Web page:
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Cosmic Clockwork Safety



As I hope you know by now Satchel Construction is all about safety. It’s drummed into all of our staff on a daily basis, we’ve designed permanent job site signage dedicated to the topic and it’s the top agenda item in all of our project planning meetings. We even produce a critically acclaimed sticker series dedicated to construction site safety. But while this blog is indeed all about safety, it has absolutely nothing to do with construction. This warning is about the cosmos! 


Next week, on Monday, April 8 at approximately 3:10pm EST, South Carolina will be able to witness one of the coolest celestial events in years and one that won’t happen again until 2044! I am of course talking about the impending total solar eclipse or, as it’s been dubbed by some media outlets, The Great North American Eclipse. While this event is not passing directly over South Carolina, which unfortunately means we won’t see totality, we will still be in for quite a show providing we have clear weather.


But how could this be possibly dangerous? Well let’s not get ahead of ourselves. Before we go any further, I believe a little refresher on what a total solar eclipse is and is not might be in order.


The simplest explanation goes something like this; a total solar eclipse is when our moon passes directly in front of the sun and casts a localized shadow on the earth. From our point of view, the moon appears to move across the sun until it reaches totality and blocks out all but the very outer ring of light projected by the sun. That outer ring of light which is comprised of ion gasses is called the corona (nothing to do with either the beer or the virus) and is only visible to the naked eye during one of these events. All in all, the event it will only last a couple of hours, with totality only lasting a few minutes, but as the moon slowly passes in front of the sun, you will be able to literately watch our universe in action. 


There are of course many different types of solar & lunar eclipses, but I’m not a science teacher, so if you want to know more about what the moon, sun and earth get up to from time to time, please click on the provided link below. I promise, it will be much more helpful and informative than I’m attempting at the moment.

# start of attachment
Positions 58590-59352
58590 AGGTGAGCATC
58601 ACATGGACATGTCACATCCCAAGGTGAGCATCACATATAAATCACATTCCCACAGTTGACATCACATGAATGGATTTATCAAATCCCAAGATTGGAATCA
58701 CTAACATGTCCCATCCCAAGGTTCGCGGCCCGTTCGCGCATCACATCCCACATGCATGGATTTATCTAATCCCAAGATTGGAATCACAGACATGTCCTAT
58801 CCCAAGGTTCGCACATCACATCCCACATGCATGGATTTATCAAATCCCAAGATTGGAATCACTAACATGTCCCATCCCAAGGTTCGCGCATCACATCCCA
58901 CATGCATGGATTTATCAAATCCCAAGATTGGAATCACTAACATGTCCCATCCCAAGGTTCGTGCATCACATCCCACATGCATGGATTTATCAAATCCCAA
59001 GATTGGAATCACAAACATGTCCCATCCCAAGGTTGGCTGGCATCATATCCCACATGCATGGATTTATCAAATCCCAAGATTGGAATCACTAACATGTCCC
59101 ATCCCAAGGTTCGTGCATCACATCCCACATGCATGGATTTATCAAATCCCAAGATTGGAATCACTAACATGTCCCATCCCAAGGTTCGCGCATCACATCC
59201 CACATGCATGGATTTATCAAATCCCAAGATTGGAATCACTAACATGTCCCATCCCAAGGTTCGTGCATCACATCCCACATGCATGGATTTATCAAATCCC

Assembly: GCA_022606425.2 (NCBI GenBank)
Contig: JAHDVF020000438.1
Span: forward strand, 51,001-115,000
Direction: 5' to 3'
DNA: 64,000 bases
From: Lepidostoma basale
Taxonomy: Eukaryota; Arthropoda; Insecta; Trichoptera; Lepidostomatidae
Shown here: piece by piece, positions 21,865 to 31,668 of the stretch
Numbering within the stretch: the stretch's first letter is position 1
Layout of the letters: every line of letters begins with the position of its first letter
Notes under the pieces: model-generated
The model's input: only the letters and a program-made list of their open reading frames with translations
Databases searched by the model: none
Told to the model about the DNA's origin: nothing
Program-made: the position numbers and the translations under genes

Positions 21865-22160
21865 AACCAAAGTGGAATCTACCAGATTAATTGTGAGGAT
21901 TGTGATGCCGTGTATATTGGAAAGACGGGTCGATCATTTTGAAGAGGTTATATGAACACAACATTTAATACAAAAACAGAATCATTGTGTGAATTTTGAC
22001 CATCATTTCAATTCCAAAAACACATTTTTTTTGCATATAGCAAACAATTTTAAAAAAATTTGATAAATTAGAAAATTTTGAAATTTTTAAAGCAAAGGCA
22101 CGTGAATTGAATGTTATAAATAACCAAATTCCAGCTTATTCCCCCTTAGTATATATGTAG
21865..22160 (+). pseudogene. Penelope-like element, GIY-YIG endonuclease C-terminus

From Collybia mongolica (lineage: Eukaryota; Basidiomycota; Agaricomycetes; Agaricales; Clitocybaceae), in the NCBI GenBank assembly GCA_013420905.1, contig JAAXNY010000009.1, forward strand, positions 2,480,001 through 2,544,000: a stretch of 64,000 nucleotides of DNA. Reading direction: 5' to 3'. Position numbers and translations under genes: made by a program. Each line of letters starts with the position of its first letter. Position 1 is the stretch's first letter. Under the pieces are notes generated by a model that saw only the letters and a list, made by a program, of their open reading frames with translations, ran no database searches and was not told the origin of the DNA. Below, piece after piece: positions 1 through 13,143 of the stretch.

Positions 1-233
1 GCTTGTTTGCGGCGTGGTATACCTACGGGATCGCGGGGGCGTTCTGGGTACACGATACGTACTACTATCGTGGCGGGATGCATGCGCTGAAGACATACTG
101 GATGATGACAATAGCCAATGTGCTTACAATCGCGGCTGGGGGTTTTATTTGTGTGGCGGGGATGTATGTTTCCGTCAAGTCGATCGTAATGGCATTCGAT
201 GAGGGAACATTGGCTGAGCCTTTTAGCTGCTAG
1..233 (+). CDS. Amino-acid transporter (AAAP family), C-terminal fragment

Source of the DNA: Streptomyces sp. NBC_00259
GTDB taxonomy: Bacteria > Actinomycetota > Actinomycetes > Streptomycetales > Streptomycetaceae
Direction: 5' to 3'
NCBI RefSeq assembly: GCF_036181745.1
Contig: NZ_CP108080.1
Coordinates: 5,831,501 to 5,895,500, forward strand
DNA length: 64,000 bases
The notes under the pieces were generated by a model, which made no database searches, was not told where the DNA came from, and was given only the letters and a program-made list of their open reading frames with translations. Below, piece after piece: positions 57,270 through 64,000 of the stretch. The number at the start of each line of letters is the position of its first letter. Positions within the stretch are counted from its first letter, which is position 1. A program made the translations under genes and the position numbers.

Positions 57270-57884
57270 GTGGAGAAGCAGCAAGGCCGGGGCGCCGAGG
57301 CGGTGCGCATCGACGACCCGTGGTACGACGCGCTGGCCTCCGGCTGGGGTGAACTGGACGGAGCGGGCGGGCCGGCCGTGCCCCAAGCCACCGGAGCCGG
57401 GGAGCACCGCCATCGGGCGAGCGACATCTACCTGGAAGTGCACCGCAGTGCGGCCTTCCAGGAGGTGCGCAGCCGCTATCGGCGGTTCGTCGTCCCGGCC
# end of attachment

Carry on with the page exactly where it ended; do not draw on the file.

Last week my boss suggested that I write this blog about the solar eclipse, my immediate reply was that it would be a very short blog and read something like this; “Don’t Look At It!!”, preferably in a Gilbert Gottfried or Sam Kinison type of voice. But after a little thought and a little research I determined there could be a bit more meat on this bone, so here we are; solar eclipse safety.  


I think we can all agree that looking directly into the sun hurts right? And you could expect that there would be some damage done to your little peepers after looking into the brightest thing imaginable for any extended period of time right? Well, looking into a solar eclipse does exactly the same damage, but because of the moon being in the way, it doesn’t hurt, so the instinct is to keep looking. Big mistake. 


After every one of these solar events and despite all the warnings, optometrists are inundated with calls and visits from children and adults who…. you guessed it, looked directly at the solar eclipse. Optometrists and eye doctors say that if someone were to look directly at the eclipse, they could start to feel or notice the effects within a few hours. These can include blurred vision, weeping eye ducts and headache. But wait, that’s not all. The long term effects can include “eclipse blindness”, retinal burn, cell damage and straight up loss of sight, aka blindness in one or both eyes. All of a sudden this eclipse malarkey isn’t sounding too clever right? Well fear not as I’ve got some good news.